3. Sink Reflections by FlyLady– One of my favorites. My mother read this when I was a teenager and I adopted many of her tools since then. This is not a personal finance book but following her book will save your finances. Getting organized about meal planning, cleaning, shopping etc. will save you all that money that is unnecessarily spent. No more spending money on take-out because there is no dinner, no more buying things twice because you forgot where you put it, no more last minute shopping. The tools and habits in this book are life-changing! No joke.
  4. The Millionaire Next Door by Thomas Stanley- I haven’t read this book yet but it is on my reading list. This was recommended by @Financesafter50 after I posted on Twitter asking for recommendations. See what his response was here.

What other books have changed your life? Hit the comments or respond to my tweet! Great books will be added to this post! Respond here!

 

Shopping and Kids: A Terrible Combination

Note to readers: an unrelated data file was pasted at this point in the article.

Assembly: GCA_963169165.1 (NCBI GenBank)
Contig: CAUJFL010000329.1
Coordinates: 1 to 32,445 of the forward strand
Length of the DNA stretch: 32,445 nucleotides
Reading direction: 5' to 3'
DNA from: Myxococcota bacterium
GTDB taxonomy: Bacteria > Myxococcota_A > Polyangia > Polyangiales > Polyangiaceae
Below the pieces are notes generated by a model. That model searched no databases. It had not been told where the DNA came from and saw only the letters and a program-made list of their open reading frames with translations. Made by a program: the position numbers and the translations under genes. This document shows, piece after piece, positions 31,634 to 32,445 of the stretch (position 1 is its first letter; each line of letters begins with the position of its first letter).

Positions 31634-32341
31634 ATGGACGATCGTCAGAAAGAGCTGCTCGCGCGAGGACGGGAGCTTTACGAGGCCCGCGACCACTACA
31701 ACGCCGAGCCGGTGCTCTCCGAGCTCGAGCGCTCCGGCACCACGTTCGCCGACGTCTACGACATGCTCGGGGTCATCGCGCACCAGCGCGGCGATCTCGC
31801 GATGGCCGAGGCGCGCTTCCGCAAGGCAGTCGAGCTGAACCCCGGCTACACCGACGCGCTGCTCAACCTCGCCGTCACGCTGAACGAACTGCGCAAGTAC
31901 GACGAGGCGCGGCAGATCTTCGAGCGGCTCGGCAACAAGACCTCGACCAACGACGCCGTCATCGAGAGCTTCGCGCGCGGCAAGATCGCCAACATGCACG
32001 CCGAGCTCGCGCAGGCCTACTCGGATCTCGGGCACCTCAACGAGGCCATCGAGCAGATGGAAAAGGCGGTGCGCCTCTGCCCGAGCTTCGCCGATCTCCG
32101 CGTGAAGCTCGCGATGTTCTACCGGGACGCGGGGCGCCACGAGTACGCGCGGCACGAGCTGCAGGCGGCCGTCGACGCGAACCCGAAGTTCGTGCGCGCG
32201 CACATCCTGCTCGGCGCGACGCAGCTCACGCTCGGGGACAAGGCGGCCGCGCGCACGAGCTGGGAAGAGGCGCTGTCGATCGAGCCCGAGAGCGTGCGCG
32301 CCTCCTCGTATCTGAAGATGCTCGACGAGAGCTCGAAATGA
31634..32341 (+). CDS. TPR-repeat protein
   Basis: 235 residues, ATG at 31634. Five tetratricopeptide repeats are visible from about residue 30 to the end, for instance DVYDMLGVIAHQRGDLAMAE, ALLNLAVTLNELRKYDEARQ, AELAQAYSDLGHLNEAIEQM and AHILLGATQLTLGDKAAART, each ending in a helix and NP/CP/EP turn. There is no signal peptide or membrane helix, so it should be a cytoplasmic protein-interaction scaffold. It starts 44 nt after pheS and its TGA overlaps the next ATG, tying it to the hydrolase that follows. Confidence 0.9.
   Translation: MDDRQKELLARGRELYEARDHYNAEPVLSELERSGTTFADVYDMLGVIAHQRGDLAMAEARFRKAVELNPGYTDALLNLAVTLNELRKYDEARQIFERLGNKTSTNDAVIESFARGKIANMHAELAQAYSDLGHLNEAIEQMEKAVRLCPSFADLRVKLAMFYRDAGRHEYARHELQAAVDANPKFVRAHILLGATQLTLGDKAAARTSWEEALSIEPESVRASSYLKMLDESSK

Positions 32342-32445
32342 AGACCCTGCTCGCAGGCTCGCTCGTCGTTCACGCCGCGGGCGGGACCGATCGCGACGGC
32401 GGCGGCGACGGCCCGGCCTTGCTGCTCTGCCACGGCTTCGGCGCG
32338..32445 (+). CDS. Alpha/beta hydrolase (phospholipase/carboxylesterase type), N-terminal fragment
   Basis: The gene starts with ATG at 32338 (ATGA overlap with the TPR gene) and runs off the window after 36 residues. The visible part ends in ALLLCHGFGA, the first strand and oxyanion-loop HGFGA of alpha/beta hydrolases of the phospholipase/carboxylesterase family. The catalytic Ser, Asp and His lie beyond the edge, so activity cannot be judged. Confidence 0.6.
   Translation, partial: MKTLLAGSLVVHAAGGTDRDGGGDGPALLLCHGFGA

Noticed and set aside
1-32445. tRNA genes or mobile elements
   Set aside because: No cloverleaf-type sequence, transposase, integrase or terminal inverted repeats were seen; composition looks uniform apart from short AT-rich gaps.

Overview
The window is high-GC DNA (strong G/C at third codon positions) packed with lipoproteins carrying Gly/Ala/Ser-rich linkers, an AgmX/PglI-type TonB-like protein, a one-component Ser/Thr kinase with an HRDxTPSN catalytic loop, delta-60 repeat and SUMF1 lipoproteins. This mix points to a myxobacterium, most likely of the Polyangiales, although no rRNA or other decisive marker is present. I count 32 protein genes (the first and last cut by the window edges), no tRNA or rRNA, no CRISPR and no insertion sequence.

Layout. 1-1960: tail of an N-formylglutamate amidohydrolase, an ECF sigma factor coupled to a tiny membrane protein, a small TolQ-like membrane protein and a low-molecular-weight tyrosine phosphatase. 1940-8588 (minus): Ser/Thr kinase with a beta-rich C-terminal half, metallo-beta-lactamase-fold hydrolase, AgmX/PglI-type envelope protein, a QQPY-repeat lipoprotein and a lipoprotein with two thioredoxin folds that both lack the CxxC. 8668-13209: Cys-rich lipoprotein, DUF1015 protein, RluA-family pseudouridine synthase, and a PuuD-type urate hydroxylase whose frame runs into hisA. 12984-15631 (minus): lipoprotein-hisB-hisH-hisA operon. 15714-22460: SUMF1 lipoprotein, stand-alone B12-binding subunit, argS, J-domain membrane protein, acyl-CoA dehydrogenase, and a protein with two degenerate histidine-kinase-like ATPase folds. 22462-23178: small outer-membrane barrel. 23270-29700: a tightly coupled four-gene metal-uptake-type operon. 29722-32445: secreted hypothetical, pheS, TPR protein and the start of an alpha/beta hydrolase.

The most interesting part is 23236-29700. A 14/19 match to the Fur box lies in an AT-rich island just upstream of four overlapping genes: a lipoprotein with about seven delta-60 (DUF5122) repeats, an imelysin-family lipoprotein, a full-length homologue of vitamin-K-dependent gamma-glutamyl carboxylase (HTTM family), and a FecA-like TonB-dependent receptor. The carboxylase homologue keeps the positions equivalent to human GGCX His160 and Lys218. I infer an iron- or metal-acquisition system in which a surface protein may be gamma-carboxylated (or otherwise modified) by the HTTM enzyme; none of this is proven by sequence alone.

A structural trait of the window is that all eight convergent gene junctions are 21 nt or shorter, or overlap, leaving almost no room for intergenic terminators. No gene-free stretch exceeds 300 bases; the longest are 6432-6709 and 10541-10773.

How To Say “No” To Your Kids

We’ve all seen it: the kid screaming in the store because they so desperately want the toy that is the only thing that is standing between them and eternal happiness. And the mother, red-faced and angry, trying to complete her shopping while her kid is screaming and howling across the store.

And sometimes you are that mother and the only thing standing you between you and eternal happiness is your kid stopping to scream. So there are really only two options: give in to the kid or have a shopping trip from hell. Neither are ideal. This is only made worse if you cannot actually afford to buy the child said item. Kids don’t really get that when it comes to bread vs. random action figure then bread wins every time. They just assume that they will be well-fed, no matter what. And it comes down to us, the poor parents, to make those difficult decisions (not). But no matter how tight money is, there is probably not a mother in the world who considered giving in to her child when that tantrum starts.

Two weeks ago, I had a lot less cash than I usually did. This meant no extra spending on anything. Since I am very strict about using my credit card (emergencies only-and that means medicine.) I had taken my kids to the park and I just couldn’t deal with the inevitable walk home past all the lovely shops on the way to my house. Even without the possible tantrums-who can handle that look of longing and heartbreak on those adorable faces? So I did something that I thought was pretty smart- walk the long way around and miss all the stores entirely. It took longer-but hey-we can all use a little extra exercise!